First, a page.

The Oklahoma County Criminal Justice Advisory Council (CJAC) held its monthly meeting on Thursday afternoon to discuss recent criminal justice reform efforts and make recommendations to the Jail Trust on CARES Act funds spending.
The Council, chaired by Clay Bennett, consists of law enforcement agencies and city and county officials, as well as other stakeholders from non-profit organizations in Oklahoma County.
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Notably, Commissioner Kevin Calvey, a member of CJAC, was chosen to represent the BoCC on the Trust.
Calvey has since filed suit on behalf of himself and others against the Jail Trust, of which he is a member. In Thursday’s CJAC meeting, no mention was made of Calvey’s suit or the potential conflict of interest it presents.
Spending CARES funds
The Advisory Council took on orders of business related to better data tracking for the Jail, as well as expanding the current system of video conferencing for arrangements and some other court appearances.
A vote was passed to recommend that the Jail Trust spend approximately $1.5 million on the earlier mentioned video-conference system. This will enable jail staff to keep persons charged with crimes inside the jail instead of transporting them to the courthouse for appointments.
While this comes under the heading of “CARES spending,” it can also be seen as a further denial of people imprisoned from leaving the jail to see natural light for the short drive to the courthouse. It also prevents persons who are incarcerated from conferring with counsel privately during their hearings.
New data collection efforts do come with the promise of tracking demographic details of persons incarcerated at the jail, as well as notable information such as time between arrest and being arraigned and time between arraignment and entrance to diversion programs.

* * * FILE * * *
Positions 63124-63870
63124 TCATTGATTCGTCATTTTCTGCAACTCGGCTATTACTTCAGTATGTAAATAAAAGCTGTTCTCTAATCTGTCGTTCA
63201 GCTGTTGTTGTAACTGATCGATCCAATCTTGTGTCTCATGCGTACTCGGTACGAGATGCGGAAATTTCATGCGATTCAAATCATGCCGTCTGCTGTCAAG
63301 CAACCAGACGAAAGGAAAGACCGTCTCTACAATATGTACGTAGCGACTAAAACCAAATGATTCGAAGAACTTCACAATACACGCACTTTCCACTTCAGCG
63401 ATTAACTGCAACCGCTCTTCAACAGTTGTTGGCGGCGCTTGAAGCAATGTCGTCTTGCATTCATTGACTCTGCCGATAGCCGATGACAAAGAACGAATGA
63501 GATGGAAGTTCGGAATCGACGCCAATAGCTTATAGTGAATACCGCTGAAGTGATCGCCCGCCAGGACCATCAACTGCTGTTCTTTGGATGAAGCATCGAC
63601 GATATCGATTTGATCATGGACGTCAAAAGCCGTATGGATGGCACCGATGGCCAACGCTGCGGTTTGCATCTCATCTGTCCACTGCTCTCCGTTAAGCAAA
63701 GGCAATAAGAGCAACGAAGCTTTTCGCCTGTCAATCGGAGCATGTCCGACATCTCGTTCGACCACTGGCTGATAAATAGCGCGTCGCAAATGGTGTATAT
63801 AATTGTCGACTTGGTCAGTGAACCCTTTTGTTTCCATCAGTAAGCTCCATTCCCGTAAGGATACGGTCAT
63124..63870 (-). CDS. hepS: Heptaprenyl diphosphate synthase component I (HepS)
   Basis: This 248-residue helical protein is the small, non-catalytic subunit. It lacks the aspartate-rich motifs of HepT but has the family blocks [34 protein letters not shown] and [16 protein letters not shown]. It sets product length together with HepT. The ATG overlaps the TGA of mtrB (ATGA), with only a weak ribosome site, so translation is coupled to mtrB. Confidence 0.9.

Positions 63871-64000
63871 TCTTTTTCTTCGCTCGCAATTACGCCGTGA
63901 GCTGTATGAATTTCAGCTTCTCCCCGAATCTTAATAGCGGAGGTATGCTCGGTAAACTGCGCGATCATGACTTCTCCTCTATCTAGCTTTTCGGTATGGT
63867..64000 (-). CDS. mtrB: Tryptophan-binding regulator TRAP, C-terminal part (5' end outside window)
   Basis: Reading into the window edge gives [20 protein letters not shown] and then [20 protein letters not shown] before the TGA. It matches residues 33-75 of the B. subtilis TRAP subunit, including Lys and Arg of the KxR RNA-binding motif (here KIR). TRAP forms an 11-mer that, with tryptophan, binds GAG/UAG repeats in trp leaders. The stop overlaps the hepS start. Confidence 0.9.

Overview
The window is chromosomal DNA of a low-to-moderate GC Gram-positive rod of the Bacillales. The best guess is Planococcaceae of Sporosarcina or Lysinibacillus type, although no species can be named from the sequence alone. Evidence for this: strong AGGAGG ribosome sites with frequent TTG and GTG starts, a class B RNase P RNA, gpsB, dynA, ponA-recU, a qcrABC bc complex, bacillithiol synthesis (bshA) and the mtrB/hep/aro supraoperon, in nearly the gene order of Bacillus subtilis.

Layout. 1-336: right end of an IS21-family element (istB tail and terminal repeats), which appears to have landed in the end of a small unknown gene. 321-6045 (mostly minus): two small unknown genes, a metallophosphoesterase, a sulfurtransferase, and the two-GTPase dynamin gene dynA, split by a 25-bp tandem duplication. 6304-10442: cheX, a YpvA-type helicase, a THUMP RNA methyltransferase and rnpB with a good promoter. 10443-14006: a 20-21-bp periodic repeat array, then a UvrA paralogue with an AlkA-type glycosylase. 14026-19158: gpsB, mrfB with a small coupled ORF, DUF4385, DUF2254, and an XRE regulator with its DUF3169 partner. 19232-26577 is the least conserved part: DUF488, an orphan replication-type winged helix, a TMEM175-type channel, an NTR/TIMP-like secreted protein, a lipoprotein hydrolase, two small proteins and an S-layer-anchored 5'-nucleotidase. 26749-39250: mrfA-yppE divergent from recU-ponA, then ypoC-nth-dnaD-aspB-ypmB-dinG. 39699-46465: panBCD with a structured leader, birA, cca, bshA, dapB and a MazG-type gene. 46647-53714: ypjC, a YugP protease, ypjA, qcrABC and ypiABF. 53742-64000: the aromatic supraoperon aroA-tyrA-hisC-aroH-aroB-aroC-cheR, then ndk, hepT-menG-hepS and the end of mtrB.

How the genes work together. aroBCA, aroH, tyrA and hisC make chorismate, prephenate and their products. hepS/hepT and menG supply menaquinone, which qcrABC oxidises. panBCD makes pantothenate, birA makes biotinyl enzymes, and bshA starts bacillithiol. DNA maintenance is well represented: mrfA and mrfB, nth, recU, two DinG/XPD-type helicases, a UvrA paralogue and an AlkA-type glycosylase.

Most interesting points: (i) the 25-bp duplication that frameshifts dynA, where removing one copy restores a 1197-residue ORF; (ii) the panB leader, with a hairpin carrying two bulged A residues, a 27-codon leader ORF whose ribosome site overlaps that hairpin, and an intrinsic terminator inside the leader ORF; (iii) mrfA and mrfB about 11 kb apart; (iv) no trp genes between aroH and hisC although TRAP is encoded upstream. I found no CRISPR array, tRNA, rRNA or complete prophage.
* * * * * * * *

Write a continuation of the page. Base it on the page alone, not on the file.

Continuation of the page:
Public Defender Bob Ravitz pointed out that these are data points the VERA Project encouraged the county to collect.
Readers may remember that CJAC spearheaded the effort to empanel what is now the Oklahoma County Criminal Justice Authority, which is more commonly and accurately known as the Jail Trust.
When the Jail Trust was formed by the Oklahoma County Board of County Commissioners (BoCC), it was decided that the Trust would include one County Commissioner, the Sheriff, an appointee from each County Commissioner, and four members of the community. Each of those community members were recommended by CJAC and subsequently empaneled by the BoCC.
While CJAC has no deciding power for the Trust or the BoCC, they do have the power of being composed of some of the most powerful business, local government, and nonprofit entities in the County.
The group’s clerk is Oklahoma City Clerk Frances Kersey, who ably handles the nuts and bolts of their meetings. The group includes City Manager Craig Freeman, Police Chief Wade Gourly, District Attorney David Prater, and other “stakeholders.”
While CJAC typically meets on the third Thursday of each month, November’s meeting is planned for the 12th of the month in order to meet in person at the Oklahoma City Convention Center.
The Jail Trust will meet on Monday, October 19.
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